Arab Spring creates best of times for oil exporters, worst for oil importers
The International Monetary Fund is the central bank of the world and also near to a world government in outlook and intent, so it is as much a political as an economic body. Thus its economic forecasts are often so coloured with political input that they become economical with the truth.
Consider the latest half-year report on this region. Egypt we are told saw its growth rate decline from 5.1 to 1.8 percent last year. Decline? They had a revolution and the biggest source of foreign income, tourism was decimated. If 2011 was not a recession in Egypt then elephants really can fly.
Still the general message from the IMF presentation in the Dubai International Financial Centre was pretty easy to grasp among the graphs. The Oil Exporting countries of the region are having a great time while The Oil Importers are not only paying high prices for oil but the true cost of the events of the Arab Spring.
The IMF now likes to talk instead of economies in transition and the Oil Exporters. The latter rank as perhaps among the most stable economies of the world, the others are at the other extreme.
Into what are these nations transforming? Will post-revolutionary regimes really be able to put bread on the table? Can they meet the aspirations that they have stirred in local populations?
It is all very well for these countries to plead nicely in economic forums for assistance from the Oil Exporters. DIFC chief economist Dr. Nasser Saidi argues cogently for an Arab Development Bank. But to ask regimes that do not want an Arab Spring transition in their own economies to support such action in others is a bit rich.
Reading between the lines the IMF half-year report seems to be concluding what is blindingly obvious. It is going to take much longer for the transition economies to sort themselves out, politically, socially and economically. Poverty, chaos and anarchy seem to be the interim result.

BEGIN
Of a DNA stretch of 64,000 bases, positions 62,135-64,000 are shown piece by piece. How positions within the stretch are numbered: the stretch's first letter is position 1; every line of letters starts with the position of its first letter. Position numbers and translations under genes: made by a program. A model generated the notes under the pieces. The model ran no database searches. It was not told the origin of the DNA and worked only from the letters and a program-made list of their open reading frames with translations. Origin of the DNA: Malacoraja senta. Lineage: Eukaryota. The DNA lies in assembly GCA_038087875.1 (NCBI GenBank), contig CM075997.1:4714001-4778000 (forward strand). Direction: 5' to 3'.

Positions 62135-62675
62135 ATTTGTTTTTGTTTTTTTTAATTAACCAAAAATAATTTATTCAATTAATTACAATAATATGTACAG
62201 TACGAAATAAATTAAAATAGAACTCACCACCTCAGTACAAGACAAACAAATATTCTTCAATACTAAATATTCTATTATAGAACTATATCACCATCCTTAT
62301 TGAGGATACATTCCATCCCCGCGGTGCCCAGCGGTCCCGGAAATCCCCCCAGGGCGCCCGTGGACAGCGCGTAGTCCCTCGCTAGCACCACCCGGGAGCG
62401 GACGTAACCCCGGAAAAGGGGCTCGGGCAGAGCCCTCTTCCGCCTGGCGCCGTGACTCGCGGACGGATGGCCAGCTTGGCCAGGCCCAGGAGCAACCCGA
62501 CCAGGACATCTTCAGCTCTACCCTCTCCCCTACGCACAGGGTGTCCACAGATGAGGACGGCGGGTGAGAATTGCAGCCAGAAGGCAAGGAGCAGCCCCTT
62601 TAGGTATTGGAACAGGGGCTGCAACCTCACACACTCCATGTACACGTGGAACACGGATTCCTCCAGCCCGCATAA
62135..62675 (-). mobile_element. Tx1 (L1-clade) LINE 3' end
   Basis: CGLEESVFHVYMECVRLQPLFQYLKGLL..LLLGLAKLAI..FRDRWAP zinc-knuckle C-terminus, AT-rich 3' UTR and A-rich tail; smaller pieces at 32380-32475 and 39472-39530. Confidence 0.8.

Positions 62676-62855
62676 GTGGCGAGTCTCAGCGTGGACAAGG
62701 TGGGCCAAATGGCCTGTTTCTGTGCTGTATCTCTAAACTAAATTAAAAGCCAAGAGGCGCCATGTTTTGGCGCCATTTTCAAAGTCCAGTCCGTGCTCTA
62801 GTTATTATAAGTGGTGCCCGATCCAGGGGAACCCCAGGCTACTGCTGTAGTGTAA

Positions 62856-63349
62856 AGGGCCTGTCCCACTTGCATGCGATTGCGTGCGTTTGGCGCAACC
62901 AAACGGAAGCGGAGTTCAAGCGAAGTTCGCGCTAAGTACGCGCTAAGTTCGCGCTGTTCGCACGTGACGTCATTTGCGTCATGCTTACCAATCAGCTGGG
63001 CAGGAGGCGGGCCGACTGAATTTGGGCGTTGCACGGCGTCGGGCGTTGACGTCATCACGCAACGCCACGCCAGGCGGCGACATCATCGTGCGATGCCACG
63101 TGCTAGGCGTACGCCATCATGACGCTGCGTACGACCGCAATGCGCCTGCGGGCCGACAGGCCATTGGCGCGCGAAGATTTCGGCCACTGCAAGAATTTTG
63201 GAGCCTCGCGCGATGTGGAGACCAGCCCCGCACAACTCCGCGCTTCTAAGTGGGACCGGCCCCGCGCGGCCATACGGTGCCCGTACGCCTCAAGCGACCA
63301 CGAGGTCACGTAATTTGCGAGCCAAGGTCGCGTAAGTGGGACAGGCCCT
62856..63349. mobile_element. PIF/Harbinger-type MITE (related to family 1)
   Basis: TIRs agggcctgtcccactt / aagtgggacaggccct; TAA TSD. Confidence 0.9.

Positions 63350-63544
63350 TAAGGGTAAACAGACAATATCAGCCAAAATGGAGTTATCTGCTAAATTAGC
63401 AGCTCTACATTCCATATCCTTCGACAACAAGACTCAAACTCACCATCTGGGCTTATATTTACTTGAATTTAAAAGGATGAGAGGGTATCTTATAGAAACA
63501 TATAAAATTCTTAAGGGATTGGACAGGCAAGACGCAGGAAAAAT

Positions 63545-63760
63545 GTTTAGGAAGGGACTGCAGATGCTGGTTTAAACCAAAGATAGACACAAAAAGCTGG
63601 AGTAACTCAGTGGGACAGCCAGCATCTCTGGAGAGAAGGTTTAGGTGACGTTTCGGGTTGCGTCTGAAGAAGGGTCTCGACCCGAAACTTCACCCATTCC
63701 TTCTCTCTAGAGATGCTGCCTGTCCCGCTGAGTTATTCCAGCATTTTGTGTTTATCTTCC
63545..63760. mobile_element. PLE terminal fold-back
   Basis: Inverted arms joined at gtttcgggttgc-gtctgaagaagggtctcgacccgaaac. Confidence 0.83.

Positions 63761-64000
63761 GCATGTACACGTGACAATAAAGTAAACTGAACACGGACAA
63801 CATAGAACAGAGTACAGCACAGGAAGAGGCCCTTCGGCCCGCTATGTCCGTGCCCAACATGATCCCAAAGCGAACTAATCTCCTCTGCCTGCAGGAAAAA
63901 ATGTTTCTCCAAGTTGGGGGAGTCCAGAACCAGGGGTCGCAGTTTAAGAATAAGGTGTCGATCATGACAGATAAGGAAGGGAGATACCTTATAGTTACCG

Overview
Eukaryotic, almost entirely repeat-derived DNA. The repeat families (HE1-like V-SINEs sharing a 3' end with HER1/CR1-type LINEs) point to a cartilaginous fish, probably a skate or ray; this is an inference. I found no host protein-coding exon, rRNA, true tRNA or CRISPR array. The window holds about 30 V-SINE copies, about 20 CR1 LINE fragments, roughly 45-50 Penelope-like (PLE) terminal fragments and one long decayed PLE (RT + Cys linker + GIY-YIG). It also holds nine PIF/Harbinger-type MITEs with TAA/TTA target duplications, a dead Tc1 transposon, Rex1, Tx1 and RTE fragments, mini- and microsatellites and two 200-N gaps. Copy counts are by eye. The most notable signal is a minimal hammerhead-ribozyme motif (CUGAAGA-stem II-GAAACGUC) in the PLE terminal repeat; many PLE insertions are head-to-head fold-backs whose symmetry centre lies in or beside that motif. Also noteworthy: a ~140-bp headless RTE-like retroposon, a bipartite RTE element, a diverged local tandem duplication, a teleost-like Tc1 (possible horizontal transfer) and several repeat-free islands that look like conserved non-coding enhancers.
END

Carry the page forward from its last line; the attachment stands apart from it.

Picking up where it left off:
Meantime the Oil Exporters are having a ball. High oil prices and high oil revenues are set to continue. There is an increase in downside risk, something the IMF sees as its specialty. It is possible that the world sinks into a deep recession with low oil prices but not very likely.
Oil prices are well supported by supply and demand fundamentals and, not something central banks like to discuss much, all the money printing that is happening all over the world. After all it was money supply inflation that kept oil prices high in the late 1970s not the weak global economy.
Oil Importing countries of this region will struggle. One reason for the better than you might expect figures for GDP last year is the massive $200 billion being spent on fuel subsidies. That leaves a $50 billion hole in national accounts that will be increasingly hard to fill by borrowing.
For Oil Exporters the outlook for 2012 is ‘positive’ in a classic understatement from the IMF. Gross exchange reserves will top $1 trillion. True, public spending has shot up meaning that there is a high breakeven point for the oil price. But that is also a shot in the arm for domestic spending, tourism and real estate.
Libyan GDP will bounce back from the revolution with a 76.3 percent surge, followed by Iraq at 11.1 percent. Saudi Arabia, Qatar and Kuwait all come with six percent gains in GDP and the UAE 2.3 percent, a figure ArabianMoney will guarantee has to be revised upwards later. And the rosy picture rolls over into 2013.
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